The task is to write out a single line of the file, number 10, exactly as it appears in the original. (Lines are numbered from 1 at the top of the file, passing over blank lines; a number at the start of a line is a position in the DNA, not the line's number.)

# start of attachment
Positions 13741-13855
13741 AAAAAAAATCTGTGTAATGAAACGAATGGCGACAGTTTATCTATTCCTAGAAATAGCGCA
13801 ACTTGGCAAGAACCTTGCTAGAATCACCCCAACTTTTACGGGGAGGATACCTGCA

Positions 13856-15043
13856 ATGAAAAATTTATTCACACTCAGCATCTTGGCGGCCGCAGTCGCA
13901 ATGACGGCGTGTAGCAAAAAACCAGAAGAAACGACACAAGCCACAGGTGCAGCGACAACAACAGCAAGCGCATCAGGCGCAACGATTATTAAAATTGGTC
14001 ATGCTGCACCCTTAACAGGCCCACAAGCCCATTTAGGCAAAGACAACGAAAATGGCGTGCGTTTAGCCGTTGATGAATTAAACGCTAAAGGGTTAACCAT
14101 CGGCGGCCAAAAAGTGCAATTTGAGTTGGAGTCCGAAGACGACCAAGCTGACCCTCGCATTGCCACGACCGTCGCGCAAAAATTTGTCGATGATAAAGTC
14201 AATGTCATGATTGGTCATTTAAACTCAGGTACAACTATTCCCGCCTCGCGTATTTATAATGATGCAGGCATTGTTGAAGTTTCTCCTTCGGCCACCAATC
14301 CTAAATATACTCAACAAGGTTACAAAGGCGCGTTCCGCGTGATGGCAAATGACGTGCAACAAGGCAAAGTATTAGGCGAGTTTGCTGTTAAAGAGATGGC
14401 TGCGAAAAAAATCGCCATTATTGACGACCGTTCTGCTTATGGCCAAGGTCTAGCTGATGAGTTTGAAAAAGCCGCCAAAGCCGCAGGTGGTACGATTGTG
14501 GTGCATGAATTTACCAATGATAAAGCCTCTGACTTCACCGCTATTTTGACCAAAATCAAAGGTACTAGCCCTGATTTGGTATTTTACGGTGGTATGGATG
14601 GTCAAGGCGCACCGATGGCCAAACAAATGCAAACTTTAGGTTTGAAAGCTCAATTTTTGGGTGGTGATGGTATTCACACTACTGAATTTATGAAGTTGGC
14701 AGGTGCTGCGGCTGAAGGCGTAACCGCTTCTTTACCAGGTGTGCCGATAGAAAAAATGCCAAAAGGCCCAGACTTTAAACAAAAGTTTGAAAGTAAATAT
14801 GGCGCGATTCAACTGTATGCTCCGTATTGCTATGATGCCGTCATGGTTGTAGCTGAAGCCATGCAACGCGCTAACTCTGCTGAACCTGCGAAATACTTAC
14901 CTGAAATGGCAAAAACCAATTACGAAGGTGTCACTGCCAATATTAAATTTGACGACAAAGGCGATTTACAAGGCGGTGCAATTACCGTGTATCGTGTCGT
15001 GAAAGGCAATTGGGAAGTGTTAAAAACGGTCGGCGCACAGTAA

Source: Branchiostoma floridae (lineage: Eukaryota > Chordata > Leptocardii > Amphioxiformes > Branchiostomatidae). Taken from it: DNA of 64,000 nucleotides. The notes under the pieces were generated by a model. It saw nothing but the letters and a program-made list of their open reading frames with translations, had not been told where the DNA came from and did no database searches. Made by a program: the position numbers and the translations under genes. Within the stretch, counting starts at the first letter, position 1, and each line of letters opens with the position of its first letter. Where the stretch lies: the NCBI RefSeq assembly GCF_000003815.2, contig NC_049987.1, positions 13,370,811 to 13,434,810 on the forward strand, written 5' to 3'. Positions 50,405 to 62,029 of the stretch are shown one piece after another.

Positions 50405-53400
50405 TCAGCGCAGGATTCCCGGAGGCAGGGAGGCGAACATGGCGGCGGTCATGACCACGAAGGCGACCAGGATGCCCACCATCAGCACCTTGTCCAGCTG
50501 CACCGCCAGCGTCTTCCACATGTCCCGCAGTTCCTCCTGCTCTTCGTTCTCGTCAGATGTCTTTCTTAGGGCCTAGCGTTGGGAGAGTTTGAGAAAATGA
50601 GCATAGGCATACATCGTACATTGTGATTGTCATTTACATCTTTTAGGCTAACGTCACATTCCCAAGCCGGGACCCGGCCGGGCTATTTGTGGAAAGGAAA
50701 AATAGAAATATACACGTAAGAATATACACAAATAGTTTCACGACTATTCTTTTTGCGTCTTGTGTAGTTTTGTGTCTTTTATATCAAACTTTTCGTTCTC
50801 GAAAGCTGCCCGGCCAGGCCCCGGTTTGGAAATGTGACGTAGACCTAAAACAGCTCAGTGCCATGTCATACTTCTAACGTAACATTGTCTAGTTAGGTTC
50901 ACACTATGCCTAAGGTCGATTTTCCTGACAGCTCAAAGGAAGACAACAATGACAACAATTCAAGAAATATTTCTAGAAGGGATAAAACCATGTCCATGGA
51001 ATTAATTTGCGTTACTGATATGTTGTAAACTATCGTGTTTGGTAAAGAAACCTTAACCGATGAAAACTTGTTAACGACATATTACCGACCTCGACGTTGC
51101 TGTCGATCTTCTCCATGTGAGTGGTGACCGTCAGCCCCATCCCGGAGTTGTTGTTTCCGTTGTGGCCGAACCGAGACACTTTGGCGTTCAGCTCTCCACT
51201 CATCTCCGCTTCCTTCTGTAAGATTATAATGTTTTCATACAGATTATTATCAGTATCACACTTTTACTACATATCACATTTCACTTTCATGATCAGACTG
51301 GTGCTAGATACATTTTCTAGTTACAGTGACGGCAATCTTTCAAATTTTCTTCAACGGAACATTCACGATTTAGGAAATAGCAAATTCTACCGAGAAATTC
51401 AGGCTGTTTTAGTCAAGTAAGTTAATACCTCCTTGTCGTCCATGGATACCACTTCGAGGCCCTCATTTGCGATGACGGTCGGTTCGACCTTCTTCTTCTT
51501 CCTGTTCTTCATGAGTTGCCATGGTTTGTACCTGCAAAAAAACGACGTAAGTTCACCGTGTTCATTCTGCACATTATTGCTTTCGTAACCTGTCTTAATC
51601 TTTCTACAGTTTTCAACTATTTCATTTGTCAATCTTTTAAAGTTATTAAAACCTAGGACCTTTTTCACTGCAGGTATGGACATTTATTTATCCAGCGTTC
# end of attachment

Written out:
14301 CTAAATATACTCAACAAGGTTACAAAGGCGCGTTCCGCGTGATGGCAAATGACGTGCAACAAGGCAAAGTATTAGGCGAGTTTGCTGTTAAAGAGATGGC